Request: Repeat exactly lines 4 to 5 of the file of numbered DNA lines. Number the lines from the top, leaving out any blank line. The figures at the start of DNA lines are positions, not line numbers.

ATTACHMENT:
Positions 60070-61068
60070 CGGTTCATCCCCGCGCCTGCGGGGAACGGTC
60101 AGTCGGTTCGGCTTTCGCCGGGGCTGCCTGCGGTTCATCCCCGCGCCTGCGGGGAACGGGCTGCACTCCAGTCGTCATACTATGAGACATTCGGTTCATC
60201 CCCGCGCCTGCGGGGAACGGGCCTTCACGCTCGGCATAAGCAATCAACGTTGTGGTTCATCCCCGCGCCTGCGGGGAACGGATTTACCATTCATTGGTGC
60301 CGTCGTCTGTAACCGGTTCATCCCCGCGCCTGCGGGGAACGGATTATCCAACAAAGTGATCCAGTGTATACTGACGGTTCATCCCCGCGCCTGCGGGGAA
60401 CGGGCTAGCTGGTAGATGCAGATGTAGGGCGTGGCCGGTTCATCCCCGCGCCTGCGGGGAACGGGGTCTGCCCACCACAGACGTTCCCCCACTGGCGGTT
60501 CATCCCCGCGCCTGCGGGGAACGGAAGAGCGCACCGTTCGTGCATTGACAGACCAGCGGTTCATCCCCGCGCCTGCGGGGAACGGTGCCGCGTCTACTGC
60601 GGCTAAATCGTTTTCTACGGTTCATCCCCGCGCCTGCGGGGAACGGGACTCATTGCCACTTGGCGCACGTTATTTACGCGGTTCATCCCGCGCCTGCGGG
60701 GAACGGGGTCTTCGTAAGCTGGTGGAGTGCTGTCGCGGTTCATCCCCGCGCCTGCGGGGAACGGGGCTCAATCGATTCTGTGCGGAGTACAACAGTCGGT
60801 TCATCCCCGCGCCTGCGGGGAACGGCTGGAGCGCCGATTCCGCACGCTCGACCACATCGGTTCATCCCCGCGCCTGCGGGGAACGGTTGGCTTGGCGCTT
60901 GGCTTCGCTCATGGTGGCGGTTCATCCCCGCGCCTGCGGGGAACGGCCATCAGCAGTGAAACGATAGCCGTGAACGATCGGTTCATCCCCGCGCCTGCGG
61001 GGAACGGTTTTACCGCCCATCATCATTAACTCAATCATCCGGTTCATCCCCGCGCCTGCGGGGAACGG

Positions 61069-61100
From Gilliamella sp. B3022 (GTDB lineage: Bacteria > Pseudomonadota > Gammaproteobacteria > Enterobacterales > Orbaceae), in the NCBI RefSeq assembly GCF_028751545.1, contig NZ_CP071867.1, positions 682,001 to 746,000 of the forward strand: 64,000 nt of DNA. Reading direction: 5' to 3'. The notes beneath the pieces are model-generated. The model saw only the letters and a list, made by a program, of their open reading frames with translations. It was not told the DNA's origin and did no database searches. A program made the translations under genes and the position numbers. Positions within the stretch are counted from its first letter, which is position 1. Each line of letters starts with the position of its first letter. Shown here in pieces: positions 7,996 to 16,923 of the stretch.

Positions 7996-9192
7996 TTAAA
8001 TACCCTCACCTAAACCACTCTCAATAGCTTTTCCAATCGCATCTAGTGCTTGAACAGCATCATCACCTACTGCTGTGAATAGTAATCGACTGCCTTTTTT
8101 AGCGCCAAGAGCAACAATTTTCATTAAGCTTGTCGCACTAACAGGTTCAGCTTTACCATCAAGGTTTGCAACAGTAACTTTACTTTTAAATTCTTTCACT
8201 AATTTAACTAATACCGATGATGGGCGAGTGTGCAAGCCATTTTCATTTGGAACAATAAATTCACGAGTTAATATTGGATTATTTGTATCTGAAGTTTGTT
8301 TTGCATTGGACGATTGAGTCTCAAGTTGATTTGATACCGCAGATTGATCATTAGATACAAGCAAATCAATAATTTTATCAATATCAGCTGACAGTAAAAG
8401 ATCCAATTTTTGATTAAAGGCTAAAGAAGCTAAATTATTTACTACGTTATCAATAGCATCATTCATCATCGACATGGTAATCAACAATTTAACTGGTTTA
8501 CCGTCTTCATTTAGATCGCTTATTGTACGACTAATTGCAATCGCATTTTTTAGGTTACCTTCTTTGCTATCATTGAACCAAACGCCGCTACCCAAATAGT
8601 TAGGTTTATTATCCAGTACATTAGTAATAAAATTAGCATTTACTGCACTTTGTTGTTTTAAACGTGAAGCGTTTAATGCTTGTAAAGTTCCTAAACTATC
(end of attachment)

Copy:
60201 CCCGCGCCTGCGGGGAACGGGCCTTCACGCTCGGCATAAGCAATCAACGTTGTGGTTCATCCCCGCGCCTGCGGGGAACGGATTTACCATTCATTGGTGC
60301 CGTCGTCTGTAACCGGTTCATCCCCGCGCCTGCGGGGAACGGATTATCCAACAAAGTGATCCAGTGTATACTGACGGTTCATCCCCGCGCCTGCGGGGAA